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We like to think of Peterman’s Eye as an old fashioned interactive community newspaper (if there is such a thing) focused on travel and curiosities. Talk with us about today’s post. Tell us about the places you’ve been. Or take a trip using J. Peterman’s exclusive travel services (coming soon). Read more...

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While it’s true that there is a singular quality of light in Tuscany which bathes everything in a warmth that at once softens and refines, the Tuscan campagna has nothing on the Roman countryside.

To wake up here and throw open the shutters of our friends’ country house and gaze out at the gently undulating fields of grape and olive makes me feel like I have lived here my whole life.

Like every household in the region, it produces its own excellent fruity and vibrant olive oil and sturdy but eminently quaffable red wine, which we drink by the tumbler.

The pleasures of the Roman table are many, but we have been lured here by our friends’ promise of one in particular, a Pecorino Romano that rivals in savor and complexity that king of Italian cheeses, Parmigiano Reggiano.

The man who makes this exquisite cheese just happens to be our friends’ cousin.  He is a bearded, barrel-chested fellow traveler who holds forth with equal gusto on the salutary properties of his pecorino (including a formulation I’ve heard most often in South East Asia where it is invariably accompanied by a conspiratorial wink: it “makes you strong”) and the evils of unrestricted capitalism.

For him it is a point of pride that one cannot find his products in New York or London.  His jaw drops in genuine amazement, however, when I tell him the per etto price his cheese would fetch at any delicatessen worth its salt.

Whatever his economic philosophy, one has to admire the works of his hands, from the cozy farm house that he designed and constructed to the range of formaggi and salumi that he produces and brings to market locally and in Rome.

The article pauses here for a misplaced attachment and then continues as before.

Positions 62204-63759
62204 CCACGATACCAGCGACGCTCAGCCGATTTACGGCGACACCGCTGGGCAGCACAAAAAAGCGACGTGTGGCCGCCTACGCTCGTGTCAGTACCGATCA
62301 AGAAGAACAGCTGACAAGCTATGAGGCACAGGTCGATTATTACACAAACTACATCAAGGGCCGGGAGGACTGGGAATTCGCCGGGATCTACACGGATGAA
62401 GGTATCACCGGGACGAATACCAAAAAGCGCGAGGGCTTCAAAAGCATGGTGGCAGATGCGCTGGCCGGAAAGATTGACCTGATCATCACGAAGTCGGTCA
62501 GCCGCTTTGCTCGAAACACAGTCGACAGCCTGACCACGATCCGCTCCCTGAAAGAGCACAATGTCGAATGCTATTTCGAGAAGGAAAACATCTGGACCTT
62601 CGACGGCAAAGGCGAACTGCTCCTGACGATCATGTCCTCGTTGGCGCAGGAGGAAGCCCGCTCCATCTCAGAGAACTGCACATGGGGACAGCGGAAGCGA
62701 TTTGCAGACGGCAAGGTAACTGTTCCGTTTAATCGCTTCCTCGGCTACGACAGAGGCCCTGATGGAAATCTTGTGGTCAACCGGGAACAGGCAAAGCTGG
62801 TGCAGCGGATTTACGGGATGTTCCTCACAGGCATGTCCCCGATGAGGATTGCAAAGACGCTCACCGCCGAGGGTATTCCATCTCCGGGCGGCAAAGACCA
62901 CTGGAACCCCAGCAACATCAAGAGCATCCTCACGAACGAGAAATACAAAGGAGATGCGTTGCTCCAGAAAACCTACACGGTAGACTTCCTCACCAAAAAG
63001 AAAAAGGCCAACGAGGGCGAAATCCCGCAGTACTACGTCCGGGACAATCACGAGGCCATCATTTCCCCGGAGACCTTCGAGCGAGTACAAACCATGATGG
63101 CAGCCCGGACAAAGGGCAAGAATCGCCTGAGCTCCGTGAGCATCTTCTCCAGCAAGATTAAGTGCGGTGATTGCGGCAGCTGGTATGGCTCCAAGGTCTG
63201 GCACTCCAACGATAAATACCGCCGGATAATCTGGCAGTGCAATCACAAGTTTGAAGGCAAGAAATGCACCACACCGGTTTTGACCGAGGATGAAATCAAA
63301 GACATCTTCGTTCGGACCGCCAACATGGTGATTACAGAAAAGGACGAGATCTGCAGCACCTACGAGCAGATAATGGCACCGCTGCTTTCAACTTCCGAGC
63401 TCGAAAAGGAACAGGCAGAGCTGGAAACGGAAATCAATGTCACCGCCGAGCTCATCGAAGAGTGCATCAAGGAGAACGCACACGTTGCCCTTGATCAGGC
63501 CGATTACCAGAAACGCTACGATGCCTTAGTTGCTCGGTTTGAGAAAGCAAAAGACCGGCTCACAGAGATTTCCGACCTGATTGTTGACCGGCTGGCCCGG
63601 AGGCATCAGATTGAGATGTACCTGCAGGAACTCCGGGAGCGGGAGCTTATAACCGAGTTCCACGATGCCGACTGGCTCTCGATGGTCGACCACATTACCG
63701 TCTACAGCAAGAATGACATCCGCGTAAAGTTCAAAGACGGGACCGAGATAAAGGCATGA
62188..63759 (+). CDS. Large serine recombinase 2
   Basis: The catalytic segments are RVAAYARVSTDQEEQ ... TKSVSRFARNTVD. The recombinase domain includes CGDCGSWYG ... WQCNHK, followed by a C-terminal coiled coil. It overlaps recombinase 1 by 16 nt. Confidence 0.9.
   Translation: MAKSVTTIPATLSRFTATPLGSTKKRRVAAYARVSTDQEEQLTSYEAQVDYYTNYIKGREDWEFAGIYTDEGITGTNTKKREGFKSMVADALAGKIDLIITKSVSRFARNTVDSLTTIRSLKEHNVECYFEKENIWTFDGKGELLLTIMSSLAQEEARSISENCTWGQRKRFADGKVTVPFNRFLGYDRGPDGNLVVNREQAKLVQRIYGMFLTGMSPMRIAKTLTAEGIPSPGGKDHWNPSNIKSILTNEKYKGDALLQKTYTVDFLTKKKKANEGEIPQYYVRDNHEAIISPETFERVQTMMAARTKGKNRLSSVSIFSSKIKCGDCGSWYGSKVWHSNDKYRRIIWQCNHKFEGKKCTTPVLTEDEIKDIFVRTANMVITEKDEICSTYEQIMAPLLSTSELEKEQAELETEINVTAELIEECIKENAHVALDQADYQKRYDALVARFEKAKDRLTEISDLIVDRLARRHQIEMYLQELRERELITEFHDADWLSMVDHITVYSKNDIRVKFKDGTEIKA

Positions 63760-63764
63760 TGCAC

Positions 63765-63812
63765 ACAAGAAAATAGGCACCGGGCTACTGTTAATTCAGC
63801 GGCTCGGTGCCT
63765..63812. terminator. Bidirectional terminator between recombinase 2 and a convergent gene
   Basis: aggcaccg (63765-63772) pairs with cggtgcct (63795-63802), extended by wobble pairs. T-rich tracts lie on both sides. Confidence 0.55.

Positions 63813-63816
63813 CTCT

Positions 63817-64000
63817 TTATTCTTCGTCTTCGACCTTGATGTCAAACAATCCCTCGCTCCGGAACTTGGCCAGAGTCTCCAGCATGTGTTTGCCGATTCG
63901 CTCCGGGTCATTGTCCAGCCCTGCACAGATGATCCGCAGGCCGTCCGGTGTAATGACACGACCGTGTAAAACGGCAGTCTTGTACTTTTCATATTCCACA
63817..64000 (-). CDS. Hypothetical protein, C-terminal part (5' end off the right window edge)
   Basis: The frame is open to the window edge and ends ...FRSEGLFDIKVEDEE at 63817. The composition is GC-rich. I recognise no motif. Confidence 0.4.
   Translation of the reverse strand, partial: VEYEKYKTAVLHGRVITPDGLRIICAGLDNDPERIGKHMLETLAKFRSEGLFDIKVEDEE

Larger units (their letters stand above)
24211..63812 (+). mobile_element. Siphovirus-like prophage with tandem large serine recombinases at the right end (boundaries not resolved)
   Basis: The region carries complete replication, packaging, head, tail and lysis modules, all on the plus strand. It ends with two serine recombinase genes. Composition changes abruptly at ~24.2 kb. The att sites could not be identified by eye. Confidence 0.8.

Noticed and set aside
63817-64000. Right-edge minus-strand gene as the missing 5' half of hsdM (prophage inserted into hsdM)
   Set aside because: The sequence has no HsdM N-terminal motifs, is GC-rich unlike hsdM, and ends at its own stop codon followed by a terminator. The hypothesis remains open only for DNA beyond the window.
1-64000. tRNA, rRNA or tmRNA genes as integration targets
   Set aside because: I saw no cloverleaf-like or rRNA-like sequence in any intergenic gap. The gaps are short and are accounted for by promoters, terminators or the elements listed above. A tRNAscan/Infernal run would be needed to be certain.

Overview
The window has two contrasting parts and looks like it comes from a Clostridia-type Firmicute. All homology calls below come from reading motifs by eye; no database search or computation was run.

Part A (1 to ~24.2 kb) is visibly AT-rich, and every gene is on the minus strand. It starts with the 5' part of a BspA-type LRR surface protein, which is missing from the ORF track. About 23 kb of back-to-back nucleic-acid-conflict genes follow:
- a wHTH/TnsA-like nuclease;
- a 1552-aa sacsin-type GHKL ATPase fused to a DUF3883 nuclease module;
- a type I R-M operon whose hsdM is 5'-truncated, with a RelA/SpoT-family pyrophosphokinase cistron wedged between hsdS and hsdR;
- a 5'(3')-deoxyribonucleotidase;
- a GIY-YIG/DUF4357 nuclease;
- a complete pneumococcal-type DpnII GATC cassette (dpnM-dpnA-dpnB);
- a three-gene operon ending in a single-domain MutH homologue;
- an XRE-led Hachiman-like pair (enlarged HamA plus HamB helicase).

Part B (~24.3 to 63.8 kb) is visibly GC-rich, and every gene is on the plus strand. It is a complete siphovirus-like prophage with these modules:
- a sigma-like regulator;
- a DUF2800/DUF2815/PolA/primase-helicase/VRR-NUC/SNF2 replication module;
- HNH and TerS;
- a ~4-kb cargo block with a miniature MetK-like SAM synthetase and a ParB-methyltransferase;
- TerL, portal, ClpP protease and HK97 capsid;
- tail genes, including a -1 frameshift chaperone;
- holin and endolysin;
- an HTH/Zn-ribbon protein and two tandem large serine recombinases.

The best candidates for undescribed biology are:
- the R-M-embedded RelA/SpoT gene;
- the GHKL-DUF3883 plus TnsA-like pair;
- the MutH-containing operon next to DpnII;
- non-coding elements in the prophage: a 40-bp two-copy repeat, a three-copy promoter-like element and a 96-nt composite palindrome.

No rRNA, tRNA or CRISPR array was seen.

He has definitely mastered the Roman art of arrangiarsi.

As we survey the pasturage outside the farmhouse windows, the late afternoon sun illuminating the fields of grain and the contented herds of sheep, I can’t help but think: Tuscany, eat your heart out.

Where do you find your favorite quality of light?


J. Peterman


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2 Members’ Opinions
March 17, 2009 2:49 AM
737 10photoviewsFirst-comFirst-photoHr-1Hr-5 the Cosmic Jester said...

My favorite light is around my hometown: A jaw-dropping gorgeous Arizona sunset that turns the entire surroundings a rich shade of gold, with the mountains turning oranges, reds, and purples. Also wonderful is the clear pale gold light after an afternoon rain, with the retreating indigo clouds giving incredible contrast. I'd just about kill to get a photograph of the moment, but getting the light just right still evades me.

March 17, 2009 6:16 AM
2330 10photoviewsFirst-comFirst-photo MissExpatria said...

Thank you, thank you, THANK YOU for extolling the virtues of the Roman countryside as well as my favorite cheese of all time, Pecorino Romano.  I cerainly hope you had some cacio e pepe, the best pasta dish in the whole world, stunning in its simplicity and the chicken soup for the Roman soul. I am so sad when people ignore poor Lazio in favor of blathering on about Tuscany, so it does my heart good to see someone else besides me gets it.

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still thinking about today...

Yesterday's Discussion

Next I hop in a cab and head to Kensington to admire Holland Park, a tranquil delight and a convenient introduction to the work of England's greatest gardener, Lancelot "Capability" Brown.


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